A new era in Chicago Cubs baseball is dawning under Jed Hoyer

(Photo by Jonathan Daniel/Getty Images)
(Photo by Jonathan Daniel/Getty Images) /

The Chicago Cubs are entering a new era – one that comes on the heels of the most successful stretch in the long history of the organization. It will be tough to replicate six straight winning seasons, three division championships, five postseason berths, three NLCS appearances, one National League pennant and the elusive drought-ending World Series championship.

Jason McLeod left the organization last week, leaving President of Baseball Operations Jed Hoyer as the last remaining member of the Epstein regime. The move adds to the philosophy shift the organization has been undertaking since the World Series win.

Carter Hawkins and Ehsan Bohkari have taken over as the General Manager and Assistant GM, respectively. This offseason is critical in terms of the future of the organization, with Hoyer clearly searching for new ideas to reinvigorate the franchise.

Hawkins came from the Cleveland organization – soon to be known as the Guardians – and Bokhari came from Houston, two teams at the forefront of pitching development. Everything about the Cubs’ moves says they’re going to be focused on pitching in the future. After all, there is no such thing as a sure-thing pitching prospect, so you can never have enough of them.

This is a change from the last regime that focused on hitters that could hit a baseball 752 feet routinely. That was fun, but we saw how stagnant the offense got after awhile. Not only pitching – but contact bats as well, with Nico Hoerner and Nick Madrigal as just the two top examples.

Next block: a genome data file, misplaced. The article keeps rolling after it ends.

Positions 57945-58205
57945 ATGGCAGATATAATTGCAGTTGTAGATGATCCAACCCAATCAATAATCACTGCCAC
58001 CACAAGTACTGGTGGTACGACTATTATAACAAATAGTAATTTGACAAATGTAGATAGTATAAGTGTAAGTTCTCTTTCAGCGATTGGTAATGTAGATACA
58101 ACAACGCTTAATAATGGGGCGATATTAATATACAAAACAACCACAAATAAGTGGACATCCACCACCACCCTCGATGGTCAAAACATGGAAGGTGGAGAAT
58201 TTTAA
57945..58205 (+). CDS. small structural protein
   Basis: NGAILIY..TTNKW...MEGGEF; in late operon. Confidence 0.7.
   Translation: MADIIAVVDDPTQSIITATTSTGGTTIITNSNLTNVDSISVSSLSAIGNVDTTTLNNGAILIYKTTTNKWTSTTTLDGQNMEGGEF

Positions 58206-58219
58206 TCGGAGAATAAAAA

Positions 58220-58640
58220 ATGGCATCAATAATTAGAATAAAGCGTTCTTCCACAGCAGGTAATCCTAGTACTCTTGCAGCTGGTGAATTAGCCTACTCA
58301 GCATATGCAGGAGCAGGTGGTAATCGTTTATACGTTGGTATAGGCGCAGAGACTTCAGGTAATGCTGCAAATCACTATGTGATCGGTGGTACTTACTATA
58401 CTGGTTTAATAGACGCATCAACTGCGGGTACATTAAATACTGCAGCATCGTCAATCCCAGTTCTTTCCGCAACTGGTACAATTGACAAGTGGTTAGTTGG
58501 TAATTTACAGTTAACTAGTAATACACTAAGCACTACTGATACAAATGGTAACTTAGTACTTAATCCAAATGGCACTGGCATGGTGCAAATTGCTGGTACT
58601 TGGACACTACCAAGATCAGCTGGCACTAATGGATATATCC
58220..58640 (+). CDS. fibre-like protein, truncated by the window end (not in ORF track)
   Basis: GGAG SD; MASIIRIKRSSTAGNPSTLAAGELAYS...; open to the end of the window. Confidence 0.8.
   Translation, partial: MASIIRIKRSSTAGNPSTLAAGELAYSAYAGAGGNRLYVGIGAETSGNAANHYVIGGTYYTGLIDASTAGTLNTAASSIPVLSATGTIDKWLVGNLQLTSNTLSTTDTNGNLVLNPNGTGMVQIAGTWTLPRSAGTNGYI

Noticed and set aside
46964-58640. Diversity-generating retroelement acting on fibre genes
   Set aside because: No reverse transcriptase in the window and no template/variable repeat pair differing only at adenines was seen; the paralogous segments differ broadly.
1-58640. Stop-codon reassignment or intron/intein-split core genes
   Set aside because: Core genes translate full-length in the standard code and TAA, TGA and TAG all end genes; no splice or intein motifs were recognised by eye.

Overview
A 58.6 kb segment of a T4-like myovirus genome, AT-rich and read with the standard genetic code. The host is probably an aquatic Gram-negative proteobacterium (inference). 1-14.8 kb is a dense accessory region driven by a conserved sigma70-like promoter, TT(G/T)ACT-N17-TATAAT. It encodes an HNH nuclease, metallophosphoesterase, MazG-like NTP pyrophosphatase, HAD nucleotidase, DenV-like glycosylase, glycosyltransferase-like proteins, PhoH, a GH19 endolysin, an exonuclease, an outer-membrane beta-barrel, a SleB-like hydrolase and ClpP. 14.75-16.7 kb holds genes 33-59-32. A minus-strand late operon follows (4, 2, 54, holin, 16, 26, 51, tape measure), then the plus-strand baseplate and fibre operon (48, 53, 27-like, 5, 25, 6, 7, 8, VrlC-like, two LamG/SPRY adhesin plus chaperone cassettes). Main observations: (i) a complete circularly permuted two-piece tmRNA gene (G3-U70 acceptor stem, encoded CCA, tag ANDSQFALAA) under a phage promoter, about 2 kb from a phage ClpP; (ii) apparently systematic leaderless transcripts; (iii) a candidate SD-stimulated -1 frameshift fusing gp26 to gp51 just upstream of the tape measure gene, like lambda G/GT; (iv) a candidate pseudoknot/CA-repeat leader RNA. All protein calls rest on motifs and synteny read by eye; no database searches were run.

A new front office brain trust means a new brand of Chicago Cubs baseball

Along with new regimes comes new everything. New players, new philosophies, new strengths, weaknesses, etc. One thing the Cubs may do now is be more analytically-inclined then they already were with the addition of Bokhari. The Astros were already more analytic heavy than most teams, and maybe Bokhari can bring some of his wisdom with him.

Hawkins knows how to identify pitchers with the long line of pitchers that have come through Cleveland, or at least made their career in Cleveland, names like Corey Kluber, Carlos Carrasco, Shane Bieber, Aaron Civale, Zach Plesac, Cody Allen, Josh Tomlin, etc.

Most importantly, these two joining the front office understand winning clubhouses and  teams. The Guardians won 90+ games four years in a row and made the postseason four out of five years. The year they didn’t make the postseason, they still went 93-69. The Astros’ results speak for themselves. This is their third World Series in five years, winning it in 2017, and they won 100+ games three straight years from 2017-19.

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Learning how to win is one thing, it’s a learned skill that talented teams learn over time, but it’s another to understand how to win from a front office perspective. Hoyer has made the right moves on paper to turn the Cubs competitive quickly again, now it’s about following through with his “not a quick rebuild” promise.